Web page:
Fortune magazine’s Shawn Tully is calling the American residential market bottom, saying Now! is the time to buy. Word of warning: there’s a school of thought that says when Fortune says it’s time to jump on the bandwagon, you may already be too late to get off. (Update: Knight Frank claims the US is only the 7th worst residential market in the world. It also found that the Czech market is the world’s 11th worst resi market! But back to the Fortune article….)
If all the noise you’re hearing about housing has you totally confused, join the crowd. One day you’ll read that owning a home has never been more affordable. The next day you’ll see news that housing starts have plunged to nearly their lowest level in half a century, as headlines announced in March. After four years of falling prices and surging foreclosures, it’s hard to know what to think. Even Robert Shiller and Karl Case can’t agree. The two economists, who together created the widely followed S&P/Case-Shiller Home Price indices, are right now offering sharply contrasting views of housing’s future. Shiller recently warned that the chances were high for a further double-digit drop in U.S. home prices. But in an interview with Fortune, Case took a far brighter view: “The lack of new home building is a huge help that a lot of people are ignoring,” says Case. “People think I’m crazy to be optimistic, but housing is looking like the little engine that could.”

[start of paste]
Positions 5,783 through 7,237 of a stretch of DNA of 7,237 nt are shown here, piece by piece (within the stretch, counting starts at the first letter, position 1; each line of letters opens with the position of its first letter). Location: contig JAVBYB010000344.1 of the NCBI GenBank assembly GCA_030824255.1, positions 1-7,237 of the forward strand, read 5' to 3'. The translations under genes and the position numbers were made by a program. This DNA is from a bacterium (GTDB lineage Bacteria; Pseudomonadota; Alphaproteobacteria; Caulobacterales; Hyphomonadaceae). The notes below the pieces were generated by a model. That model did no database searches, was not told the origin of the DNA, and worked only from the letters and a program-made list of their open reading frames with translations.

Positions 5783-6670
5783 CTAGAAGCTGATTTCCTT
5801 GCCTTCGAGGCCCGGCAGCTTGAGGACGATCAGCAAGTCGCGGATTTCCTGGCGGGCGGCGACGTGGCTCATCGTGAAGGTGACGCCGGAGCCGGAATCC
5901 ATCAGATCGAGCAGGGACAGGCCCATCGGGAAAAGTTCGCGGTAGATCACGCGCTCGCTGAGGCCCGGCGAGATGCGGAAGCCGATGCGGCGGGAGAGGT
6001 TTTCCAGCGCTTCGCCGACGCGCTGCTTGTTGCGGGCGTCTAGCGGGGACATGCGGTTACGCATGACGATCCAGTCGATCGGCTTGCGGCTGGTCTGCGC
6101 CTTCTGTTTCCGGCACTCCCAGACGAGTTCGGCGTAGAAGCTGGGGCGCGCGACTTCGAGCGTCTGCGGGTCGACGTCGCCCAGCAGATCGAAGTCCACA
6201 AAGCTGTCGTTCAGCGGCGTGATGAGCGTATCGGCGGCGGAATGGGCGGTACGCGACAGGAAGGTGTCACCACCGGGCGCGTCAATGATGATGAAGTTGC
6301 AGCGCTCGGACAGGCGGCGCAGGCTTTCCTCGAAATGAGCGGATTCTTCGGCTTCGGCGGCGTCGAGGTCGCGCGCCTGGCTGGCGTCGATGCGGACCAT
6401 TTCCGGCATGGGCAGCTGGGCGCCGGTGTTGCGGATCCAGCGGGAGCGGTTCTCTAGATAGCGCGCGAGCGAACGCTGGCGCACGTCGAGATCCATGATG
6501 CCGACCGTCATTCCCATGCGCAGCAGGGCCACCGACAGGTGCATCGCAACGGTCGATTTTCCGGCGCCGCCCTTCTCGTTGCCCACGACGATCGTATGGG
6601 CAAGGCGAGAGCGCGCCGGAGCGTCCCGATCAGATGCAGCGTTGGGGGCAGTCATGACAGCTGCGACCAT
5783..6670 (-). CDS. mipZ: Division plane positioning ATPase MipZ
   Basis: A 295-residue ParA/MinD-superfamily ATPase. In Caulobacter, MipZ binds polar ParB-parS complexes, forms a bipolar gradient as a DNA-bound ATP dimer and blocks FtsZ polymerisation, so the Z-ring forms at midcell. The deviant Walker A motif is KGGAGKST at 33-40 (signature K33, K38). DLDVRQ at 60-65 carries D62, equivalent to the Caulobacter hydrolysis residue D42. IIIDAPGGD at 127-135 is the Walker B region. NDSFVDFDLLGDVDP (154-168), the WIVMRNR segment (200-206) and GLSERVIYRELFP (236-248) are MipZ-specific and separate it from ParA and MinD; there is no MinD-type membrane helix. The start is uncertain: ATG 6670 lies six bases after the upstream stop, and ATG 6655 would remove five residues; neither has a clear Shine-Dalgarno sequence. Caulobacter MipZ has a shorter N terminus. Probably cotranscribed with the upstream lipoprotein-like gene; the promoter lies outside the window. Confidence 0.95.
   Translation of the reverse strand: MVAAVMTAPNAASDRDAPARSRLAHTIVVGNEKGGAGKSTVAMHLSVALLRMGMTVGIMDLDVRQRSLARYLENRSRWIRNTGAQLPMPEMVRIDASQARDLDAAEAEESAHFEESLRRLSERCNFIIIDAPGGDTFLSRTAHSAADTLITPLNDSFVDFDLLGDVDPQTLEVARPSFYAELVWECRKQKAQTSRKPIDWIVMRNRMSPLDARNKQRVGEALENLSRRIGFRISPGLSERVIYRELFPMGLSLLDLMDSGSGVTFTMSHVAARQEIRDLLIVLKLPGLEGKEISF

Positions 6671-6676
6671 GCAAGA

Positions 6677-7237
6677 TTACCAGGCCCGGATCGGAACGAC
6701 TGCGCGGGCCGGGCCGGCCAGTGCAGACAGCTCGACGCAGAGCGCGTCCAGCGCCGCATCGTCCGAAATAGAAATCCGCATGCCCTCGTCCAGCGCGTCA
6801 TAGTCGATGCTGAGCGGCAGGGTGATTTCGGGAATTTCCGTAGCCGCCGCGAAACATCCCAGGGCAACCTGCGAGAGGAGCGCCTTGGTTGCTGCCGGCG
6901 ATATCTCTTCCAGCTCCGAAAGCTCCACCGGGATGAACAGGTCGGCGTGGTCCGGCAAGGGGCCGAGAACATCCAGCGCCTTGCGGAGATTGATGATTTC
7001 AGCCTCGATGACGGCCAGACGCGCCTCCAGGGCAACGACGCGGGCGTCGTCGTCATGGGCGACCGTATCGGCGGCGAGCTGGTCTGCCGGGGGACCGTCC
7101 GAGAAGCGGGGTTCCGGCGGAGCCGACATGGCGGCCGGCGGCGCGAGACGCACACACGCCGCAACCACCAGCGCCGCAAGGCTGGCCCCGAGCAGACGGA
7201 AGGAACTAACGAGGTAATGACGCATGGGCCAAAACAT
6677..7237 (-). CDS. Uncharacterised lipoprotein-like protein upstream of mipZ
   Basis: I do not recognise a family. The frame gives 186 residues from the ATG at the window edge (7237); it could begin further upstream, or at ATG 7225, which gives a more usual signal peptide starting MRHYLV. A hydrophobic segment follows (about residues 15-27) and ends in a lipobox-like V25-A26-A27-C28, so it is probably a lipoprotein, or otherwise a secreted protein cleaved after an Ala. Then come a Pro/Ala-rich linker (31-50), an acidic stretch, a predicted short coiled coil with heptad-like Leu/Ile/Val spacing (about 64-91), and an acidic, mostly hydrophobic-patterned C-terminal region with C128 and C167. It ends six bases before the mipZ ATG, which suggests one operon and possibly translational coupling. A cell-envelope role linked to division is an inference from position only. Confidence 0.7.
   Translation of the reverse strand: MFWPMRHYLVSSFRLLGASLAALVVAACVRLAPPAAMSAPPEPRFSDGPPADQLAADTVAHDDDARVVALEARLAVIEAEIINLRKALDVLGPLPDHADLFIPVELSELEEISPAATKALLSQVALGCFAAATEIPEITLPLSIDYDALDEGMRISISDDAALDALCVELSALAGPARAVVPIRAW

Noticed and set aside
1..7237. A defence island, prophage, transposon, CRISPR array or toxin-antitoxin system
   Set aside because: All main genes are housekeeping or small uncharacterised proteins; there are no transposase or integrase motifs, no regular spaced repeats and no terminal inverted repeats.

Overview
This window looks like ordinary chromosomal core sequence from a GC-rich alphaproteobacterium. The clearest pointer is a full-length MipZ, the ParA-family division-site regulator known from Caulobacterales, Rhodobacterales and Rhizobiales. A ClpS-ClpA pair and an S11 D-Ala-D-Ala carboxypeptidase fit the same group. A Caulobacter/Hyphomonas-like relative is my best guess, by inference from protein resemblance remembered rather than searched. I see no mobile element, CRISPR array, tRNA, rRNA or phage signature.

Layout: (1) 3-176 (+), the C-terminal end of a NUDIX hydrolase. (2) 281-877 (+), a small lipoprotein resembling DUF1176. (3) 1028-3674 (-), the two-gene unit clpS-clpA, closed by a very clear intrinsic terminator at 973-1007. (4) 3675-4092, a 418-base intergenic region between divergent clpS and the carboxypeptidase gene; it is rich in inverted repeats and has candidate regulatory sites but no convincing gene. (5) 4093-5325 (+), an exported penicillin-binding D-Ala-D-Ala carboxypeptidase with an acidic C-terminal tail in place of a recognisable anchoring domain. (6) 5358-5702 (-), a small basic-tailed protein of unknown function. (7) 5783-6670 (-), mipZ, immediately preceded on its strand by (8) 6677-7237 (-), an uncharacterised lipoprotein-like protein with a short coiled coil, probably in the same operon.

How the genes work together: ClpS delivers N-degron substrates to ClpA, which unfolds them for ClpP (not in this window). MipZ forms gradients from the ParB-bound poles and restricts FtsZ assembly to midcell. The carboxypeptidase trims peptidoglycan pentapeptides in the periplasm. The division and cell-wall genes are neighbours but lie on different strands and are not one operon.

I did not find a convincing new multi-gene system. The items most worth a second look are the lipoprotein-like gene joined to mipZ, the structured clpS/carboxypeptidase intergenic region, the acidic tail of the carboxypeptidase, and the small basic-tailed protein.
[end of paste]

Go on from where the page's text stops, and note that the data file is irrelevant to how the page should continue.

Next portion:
To see where real estate is truly headed, it’s critical to keep your eye firmly on the fundamentals that, over time, always determine the course of prices and construction. During the last decade’s historic run-up in prices, Fortune repeatedly warned that things were moving too fast. In a cover story titled “Is the Housing Boom Over?,” this writer’s analysis found that the basic forces that govern the market — the cost of owning vs. renting and the level of new construction — were in bubble territory. Eventually reality set in, and prices plummeted. Our current view focuses on those same fundamentals — only now they’re pointing in the opposite direction.
So let’s state it simply and forcibly: Housing is back.